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Employer wellness screening results explained - PSA

Prostate cancer is the second leading cause of cancer death among men in the United States.1 However, as with other health concerns brought to the forefront of conversations during Men’s Health Month, prostate cancer is more likely to be in a treatable stage the earlier it is caught.

Early detection of prostate cancer often involves a prostate-specific antigen (PSA) test. While there are varying opinions on when to complete a test, many employers opt to offer optional PSA testing to male employees as part of yearly wellness screenings due to the growing concern over prostate cancer prevalence. While an official diagnosis of prostate cancer is based on a biopsy of the prostate, and not a laboratory test alone, screening for PSA may be useful in early identification of a prostate issue and prompt a screening participant to follow up with a medical professional.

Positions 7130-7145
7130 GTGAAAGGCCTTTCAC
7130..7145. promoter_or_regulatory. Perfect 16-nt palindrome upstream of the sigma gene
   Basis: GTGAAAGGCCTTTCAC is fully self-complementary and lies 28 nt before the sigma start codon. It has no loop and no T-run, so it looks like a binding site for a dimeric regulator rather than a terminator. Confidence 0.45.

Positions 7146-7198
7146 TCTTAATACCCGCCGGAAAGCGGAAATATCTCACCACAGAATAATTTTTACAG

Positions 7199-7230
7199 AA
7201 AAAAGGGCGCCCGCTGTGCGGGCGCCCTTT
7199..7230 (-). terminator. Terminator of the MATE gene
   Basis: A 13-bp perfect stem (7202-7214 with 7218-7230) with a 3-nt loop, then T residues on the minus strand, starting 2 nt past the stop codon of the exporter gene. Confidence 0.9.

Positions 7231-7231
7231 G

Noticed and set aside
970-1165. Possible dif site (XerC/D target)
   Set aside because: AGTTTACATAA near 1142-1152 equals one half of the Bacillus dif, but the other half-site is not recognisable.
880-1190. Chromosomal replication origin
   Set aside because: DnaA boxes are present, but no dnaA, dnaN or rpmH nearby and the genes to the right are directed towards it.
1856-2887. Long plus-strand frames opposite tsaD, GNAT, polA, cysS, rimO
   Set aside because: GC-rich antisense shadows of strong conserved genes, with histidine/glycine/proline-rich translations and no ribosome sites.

What is PSA, and what do the test results mean?

PSA is a protein produced by the prostate gland. A PSA test measures the amount of this protein in the bloodstream. Measured in nanograms per liter of blood (ng/L), a result of less than 4 ng/mL is considered healthy. The higher the PSA level, the greater the likelihood of prostate cancer.

An elevated PSA does not automatically indicate cancer, however. Other health complications such as urinary tract infections and inflammation of the prostate gland can cause PSA to increase. If a PSA screening result is elevated, the individual should follow up with a primary care physician to determine the cause of the elevated result, and whether or not additional testing is needed.

To see how Quest can help you tailor service offerings to fit the needs of your employee populations, contact us. 

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